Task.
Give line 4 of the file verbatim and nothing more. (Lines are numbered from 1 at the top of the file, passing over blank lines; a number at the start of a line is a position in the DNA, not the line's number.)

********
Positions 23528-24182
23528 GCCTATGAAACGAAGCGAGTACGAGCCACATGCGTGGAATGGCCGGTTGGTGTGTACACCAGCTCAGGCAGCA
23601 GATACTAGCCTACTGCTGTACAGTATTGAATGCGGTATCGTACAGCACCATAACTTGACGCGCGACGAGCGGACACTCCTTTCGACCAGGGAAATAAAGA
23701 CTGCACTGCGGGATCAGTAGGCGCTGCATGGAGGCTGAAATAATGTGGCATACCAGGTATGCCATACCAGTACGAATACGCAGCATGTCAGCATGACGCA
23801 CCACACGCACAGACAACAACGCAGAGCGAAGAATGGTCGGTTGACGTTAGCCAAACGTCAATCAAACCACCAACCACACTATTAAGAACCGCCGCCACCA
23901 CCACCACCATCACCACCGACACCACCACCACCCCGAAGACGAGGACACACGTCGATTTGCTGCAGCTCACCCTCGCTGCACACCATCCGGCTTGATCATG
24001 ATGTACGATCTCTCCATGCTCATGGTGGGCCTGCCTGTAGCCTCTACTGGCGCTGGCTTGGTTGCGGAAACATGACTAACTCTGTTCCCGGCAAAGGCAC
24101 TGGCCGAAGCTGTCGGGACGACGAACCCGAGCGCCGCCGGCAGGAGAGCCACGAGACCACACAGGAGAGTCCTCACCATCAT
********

23701 CTGCACTGCGGGATCAGTAGGCGCTGCATGGAGGCTGAAATAATGTGGCATACCAGGTATGCCATACCAGTACGAATACGCAGCATGTCAGCATGACGCA